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  1. #1
    A tiny member bikeguyinvenice's Avatar
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    Smartphone app vs bicycle computer vs dedicated gps unit

    Curious as to which is more accurate for recording distance and speed and time. I have been using the cyclemeter app for iphone, which I have noticed sometimes has hiccups in the recorded speed, elevation and time. On todays ride the cyclecomputer recorded an average speed of 14.1 mph over 29.36 miles and my app recorded and average speed of 17.8 mph over 29.29 miles.
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    Smartphone apps will be least accurate because the GPS in a phone is not very responsive and the apps generally don't record a lot of points (to save on battery life). A dedicated GPS unit will be better, but not as good as a properly calibrated bicycle computer. A 3mph speed difference between units is unusually high, unless you have some kind of systemic issue like the different units are measuring different things. Is one of them set to pause at stops, while the other is not?

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    Quote Originally Posted by bikeguyinvenice View Post
    Curious as to which is more accurate for recording distance and speed and time. I have been using the cyclemeter app for iphone, which I have noticed sometimes has hiccups in the recorded speed, elevation and time. On todays ride the cyclecomputer recorded an average speed of 14.1 mph over 29.36 miles and my app recorded and average speed of 17.8 mph over 29.29 miles.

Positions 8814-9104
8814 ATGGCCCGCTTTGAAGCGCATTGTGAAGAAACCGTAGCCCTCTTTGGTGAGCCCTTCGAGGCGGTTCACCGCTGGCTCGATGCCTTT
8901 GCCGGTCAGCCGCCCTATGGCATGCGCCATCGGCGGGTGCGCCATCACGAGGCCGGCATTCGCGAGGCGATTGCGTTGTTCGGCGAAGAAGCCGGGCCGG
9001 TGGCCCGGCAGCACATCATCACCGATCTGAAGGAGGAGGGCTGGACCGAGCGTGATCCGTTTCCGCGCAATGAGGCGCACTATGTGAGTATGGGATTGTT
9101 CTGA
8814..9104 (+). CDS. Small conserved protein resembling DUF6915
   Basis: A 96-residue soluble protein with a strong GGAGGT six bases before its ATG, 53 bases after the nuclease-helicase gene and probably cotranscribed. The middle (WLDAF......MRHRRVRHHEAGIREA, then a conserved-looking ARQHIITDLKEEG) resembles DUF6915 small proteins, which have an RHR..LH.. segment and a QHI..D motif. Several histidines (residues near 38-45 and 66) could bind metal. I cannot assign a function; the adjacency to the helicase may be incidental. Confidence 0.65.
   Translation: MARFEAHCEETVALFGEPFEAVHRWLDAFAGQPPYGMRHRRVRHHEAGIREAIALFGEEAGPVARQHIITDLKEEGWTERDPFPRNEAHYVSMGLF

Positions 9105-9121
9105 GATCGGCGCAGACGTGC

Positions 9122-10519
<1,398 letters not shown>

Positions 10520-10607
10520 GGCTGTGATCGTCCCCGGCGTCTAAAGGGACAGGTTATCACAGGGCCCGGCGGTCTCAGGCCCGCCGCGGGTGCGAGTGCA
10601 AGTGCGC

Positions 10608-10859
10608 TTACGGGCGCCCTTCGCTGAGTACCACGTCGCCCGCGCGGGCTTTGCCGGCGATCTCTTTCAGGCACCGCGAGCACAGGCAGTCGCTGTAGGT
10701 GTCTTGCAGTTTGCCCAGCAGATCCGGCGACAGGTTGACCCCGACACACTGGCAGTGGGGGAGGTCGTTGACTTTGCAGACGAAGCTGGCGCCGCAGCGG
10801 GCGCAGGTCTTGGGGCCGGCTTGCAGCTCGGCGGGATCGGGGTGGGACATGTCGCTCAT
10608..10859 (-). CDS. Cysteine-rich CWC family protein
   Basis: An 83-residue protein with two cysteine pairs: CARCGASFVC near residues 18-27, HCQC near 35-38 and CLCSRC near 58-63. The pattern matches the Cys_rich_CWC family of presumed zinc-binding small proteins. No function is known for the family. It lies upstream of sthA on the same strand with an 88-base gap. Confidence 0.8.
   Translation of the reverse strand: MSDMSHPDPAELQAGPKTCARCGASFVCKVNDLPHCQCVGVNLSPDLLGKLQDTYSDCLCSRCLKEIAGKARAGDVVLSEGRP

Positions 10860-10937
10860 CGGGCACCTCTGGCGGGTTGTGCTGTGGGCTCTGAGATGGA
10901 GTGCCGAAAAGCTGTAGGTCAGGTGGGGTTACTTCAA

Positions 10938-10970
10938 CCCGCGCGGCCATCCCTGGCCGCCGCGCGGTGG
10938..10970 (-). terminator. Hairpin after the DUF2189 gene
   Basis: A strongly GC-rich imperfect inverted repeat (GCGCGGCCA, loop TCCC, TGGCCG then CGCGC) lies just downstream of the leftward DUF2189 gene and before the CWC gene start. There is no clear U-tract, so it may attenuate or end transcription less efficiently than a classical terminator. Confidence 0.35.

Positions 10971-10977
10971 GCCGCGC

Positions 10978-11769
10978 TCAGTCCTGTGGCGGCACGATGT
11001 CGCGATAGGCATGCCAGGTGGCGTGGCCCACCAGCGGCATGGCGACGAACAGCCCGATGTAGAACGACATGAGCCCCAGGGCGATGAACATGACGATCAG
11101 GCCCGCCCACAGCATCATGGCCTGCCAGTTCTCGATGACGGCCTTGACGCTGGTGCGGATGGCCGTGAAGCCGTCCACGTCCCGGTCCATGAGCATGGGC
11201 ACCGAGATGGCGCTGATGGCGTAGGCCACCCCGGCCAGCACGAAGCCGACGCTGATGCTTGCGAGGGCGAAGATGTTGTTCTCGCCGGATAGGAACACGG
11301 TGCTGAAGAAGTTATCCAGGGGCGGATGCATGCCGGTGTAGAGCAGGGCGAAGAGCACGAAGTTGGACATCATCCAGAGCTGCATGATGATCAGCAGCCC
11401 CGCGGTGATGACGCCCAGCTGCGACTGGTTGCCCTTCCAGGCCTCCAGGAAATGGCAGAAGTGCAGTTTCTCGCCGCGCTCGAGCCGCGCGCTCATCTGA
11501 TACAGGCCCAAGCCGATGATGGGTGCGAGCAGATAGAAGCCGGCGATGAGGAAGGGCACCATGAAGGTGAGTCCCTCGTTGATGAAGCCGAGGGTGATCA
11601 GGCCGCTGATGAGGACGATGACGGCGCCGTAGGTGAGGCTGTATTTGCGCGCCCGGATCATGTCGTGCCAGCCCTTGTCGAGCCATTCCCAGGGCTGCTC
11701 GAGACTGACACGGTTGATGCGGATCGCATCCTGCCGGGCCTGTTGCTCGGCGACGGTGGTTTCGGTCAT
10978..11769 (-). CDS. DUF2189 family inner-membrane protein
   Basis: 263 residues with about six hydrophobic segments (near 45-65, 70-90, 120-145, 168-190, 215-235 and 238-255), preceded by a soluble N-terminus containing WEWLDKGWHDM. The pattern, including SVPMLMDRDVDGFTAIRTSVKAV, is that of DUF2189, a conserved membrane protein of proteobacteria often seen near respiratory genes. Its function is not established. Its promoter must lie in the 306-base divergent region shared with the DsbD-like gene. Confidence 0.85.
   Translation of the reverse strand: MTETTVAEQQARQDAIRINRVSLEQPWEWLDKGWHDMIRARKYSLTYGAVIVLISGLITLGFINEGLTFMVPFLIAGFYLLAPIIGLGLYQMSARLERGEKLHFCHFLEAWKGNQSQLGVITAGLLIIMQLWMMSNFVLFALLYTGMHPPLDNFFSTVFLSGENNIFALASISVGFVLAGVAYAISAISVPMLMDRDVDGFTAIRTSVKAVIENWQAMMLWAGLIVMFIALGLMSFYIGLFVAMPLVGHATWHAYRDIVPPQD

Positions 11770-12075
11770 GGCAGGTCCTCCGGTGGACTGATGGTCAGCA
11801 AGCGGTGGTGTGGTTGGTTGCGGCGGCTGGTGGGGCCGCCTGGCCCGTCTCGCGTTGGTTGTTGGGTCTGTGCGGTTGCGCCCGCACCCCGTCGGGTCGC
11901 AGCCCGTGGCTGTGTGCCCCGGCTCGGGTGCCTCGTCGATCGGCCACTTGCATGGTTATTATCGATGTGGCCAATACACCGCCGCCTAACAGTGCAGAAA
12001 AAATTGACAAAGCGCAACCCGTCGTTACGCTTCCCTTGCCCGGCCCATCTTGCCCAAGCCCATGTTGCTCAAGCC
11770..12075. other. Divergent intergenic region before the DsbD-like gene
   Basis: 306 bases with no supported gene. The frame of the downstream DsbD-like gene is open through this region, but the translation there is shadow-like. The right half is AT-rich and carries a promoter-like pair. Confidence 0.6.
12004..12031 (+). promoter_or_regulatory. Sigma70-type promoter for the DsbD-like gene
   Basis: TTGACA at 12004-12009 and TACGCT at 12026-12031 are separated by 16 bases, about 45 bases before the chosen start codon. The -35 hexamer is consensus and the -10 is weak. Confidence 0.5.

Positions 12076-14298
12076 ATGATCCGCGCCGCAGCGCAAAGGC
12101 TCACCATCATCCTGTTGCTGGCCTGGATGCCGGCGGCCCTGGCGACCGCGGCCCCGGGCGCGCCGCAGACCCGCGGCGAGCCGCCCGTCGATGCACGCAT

What cyclecomputer?

    The cycle computer and the phone probably report the total time (including stops) and the moving time. You should be able to determine which time was used to compute the average (given that the distances are the same).

    NOTE: different computers might use different low speeds above (or stop times below) which the computer thinks you are moving.

    By default (i.e., without a wheel sensor), the Garmins use GPS for speed, which can be inaccurate over short periods of time and distance. The 500 and up units allow you to use a wheel-rotation sensor that avoids the GPS inaccuracy.

    GPS (basically) just determines location/position (and assigns a time to the location). Speed is determined from the position data by computing the distance between two points and dividing by the difference in time. Since GPS positioning has some error (+-30 feet or so), the speed between determined from points close together will be less accurate (more variable). GPS speed works better when traveling at higher speeds because the points being used are farther apart.

    Speed from wheel rotation is very fast and works accurately at distances much less than the normal GPS position error.
    Last edited by njkayaker; 06-19-13 at 11:44 AM.

  4. #4
    A tiny member bikeguyinvenice's Avatar
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    The cyclecomputer in question is a blackburn delphi 3, it uses magnets and sensors for both speed and cadence.
    My cycling blog http://kcmjr.wordpress.com/
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    Quote Originally Posted by bikeguyinvenice View Post
    The cyclecomputer in question is a blackburn delphi 3, it uses magnets and sensors for both speed and cadence.